EDITORIAL: Applaud efforts to improve campus diversity
Throughout these first few weeks of classes, the University community has watched its administration run a gamut of highly public efforts toward starting conversations about diversity and inclusion in society, while the administration continues a gradual process of addressing the issue within the University itself. There was the Brandeis Counseling Center’s announcement of its new staff-of-color hires. There was the emailed announcement of #Brandeis #TheDialogues, a semester-long series of panels and workshops about race and gender. Then, just yesterday, there was the proud announcement of almost $24,000 in grant money awarded to University departments pursuing diversity-focused projects. And next week, students will meet the last two finalists for the newly-formed chief diversity officer position.
While this board celebrates the University’s newfound efforts to publicly discuss race and gender, we ask the administration to remember that these programs are not substitutes for institution-wide change toward a more diverse community. That work will require a years-long commitment to rethinking hiring practices, retooling administrative procedure and constantly re-emphasizing the issue through accountability efforts from the student and faculty bodies.
While diversity, inclusion, prejudice and marginalization have always been keynote topics for speakers at this social justice-centric University, this increased administrative effort likely results from the Ford Hall 2015 movement of last year. Departments and classes have always fostered public discourse on these topics through their own invited speakers, but when students took over the administrative buildings on campus, the administration began sanctioning and organizing its own diversity discussions.
This is not a bad thing, far from it; any administrative efforts to generate greater discourse on key issues should be celebrated, particularly those on such vital topics. We look forward to attending #Brandeis #TheDialogues and hearing community members’ thoughts on race and gender in the workplace, political campaigns and music industry — among other topics.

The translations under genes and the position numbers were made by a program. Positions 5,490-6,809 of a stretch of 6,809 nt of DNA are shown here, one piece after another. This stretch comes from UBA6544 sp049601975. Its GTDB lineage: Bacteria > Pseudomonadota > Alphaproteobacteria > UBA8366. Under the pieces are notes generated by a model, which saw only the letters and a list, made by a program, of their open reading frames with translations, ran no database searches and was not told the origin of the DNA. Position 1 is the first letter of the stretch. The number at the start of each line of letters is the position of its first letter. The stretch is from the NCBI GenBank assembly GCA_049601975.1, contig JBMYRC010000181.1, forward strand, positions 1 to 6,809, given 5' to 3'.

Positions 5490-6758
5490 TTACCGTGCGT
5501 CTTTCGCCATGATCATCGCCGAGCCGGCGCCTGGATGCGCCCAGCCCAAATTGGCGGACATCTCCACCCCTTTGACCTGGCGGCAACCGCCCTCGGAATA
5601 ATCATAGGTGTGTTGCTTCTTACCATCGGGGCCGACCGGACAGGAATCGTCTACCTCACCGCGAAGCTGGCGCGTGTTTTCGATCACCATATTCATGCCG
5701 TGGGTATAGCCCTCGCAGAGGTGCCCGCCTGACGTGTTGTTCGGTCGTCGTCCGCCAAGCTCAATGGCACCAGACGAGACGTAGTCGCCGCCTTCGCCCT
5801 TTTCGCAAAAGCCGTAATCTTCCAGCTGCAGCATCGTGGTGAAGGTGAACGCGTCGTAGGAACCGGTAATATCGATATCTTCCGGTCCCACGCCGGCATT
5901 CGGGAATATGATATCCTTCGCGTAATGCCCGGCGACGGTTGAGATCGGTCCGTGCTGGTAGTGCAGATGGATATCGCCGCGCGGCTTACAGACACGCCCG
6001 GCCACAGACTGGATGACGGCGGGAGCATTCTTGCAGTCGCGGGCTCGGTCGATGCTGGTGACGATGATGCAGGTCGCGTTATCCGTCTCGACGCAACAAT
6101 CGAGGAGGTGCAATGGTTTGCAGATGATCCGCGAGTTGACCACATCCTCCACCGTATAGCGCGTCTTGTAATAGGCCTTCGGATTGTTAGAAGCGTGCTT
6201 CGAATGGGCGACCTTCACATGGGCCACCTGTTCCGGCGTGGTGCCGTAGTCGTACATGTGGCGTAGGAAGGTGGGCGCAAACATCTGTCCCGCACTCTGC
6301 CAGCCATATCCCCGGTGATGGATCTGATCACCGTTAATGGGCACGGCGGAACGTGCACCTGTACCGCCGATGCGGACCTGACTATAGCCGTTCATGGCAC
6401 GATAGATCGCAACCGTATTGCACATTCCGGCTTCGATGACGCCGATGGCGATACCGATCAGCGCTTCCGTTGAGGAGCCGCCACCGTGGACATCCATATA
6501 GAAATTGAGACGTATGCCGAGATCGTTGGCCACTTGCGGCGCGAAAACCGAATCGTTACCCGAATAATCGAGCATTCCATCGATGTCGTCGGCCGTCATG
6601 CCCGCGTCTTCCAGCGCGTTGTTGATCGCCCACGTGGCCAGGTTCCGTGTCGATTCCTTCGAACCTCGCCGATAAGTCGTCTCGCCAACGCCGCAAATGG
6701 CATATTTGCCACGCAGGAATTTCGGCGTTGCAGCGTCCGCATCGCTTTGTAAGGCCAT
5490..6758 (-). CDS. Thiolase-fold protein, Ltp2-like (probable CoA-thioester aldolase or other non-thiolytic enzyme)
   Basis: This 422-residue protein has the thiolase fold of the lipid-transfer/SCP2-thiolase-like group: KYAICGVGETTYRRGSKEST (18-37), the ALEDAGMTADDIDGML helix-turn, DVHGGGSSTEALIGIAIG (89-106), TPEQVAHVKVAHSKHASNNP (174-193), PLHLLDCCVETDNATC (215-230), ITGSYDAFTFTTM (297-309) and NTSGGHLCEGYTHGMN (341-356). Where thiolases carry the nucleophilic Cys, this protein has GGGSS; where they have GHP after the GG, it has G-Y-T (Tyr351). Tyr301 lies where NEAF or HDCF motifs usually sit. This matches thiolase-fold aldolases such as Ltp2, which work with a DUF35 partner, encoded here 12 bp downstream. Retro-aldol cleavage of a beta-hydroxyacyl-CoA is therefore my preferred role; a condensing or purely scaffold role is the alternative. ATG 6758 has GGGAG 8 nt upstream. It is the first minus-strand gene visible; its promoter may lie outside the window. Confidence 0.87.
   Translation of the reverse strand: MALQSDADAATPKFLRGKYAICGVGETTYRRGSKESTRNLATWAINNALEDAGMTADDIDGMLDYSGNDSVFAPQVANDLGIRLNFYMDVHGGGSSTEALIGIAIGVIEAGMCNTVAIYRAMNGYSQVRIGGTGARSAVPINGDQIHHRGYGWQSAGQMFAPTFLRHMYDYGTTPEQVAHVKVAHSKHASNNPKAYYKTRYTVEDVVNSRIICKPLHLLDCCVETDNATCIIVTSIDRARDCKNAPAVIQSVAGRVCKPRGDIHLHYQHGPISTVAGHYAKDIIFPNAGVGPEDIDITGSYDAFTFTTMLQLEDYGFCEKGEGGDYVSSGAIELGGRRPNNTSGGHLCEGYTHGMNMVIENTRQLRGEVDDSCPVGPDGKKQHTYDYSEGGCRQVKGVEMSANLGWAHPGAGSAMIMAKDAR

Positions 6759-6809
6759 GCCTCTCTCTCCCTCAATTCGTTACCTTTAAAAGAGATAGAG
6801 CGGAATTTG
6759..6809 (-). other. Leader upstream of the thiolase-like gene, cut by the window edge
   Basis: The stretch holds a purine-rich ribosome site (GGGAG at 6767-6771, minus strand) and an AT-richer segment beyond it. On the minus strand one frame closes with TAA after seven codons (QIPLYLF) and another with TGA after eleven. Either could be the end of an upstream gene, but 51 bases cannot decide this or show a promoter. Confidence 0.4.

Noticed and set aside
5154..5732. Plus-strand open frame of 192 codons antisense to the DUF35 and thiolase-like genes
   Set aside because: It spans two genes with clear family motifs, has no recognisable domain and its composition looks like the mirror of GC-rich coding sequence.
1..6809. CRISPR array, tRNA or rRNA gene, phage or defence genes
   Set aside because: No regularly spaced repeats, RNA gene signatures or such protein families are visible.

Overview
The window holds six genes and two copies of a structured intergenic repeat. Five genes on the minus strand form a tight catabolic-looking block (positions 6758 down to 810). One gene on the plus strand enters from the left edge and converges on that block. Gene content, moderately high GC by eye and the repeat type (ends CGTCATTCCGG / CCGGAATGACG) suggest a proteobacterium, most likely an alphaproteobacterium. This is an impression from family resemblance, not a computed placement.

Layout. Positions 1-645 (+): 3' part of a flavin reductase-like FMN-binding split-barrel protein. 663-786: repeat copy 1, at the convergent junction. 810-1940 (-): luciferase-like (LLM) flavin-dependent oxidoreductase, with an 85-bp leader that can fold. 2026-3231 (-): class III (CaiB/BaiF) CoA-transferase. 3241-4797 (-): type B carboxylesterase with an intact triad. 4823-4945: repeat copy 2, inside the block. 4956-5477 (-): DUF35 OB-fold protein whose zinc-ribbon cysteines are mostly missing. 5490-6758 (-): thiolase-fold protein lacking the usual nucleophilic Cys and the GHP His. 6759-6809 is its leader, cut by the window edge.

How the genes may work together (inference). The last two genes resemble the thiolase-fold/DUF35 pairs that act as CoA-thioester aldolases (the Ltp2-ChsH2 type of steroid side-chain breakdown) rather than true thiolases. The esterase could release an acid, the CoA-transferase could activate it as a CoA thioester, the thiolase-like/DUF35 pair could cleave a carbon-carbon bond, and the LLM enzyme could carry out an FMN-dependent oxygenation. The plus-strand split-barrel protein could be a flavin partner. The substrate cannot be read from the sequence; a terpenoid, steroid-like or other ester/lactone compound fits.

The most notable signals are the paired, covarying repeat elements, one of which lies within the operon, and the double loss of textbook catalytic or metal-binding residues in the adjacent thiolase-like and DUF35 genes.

But the key argument of the Ford Hall 2015 movement was a need to diversify the University itself through hiring more faculty of color and admitting more students of color. Public discourse about diversity’s place in wider society is an irreplaceable portion of achieving this goal — indeed, greater public discourse on race was another goal of Ford Hall — but by no means does public discussion substitute for the administration following through on its own sanctioned ideals.
It would be impossible for the administration to achieve the more diverse faculty and student body demanded of it in a matter of months; admitted students do not always choose to attend, and faculty job hirings preclude faculty search committees. Moreover, the University needs a CDO to study the issue at Brandeis in detail. But as the passionate student occupiers from Ford Hall 2015 graduate over the next few years, we fear the University may see these goals slowly fade to the background of other priorities.
To this end, the most notable events of the last few weeks are the new BCC hires and student consultancy in the CDO hire. These are just a few moves toward the full work of institutional change, and they set a positive precedent. But myriad other portions of the University require scrutiny on this front, and that scrutiny must come from involved students and faculty refusing to allow the issue to fade.
This board urges the full University community to participate in the forthcoming dialogues and celebrate the new research grants. But also remember to support the new CDO and help centralize their role in administrative bureaucracy, demand and study annual updates on hirings and admittance rates, and keep consistent pressure on the University to address its own institutional issues. Administrators are starting a conversation, which is wonderful, but over the coming years, they have their own role to play in that conversation.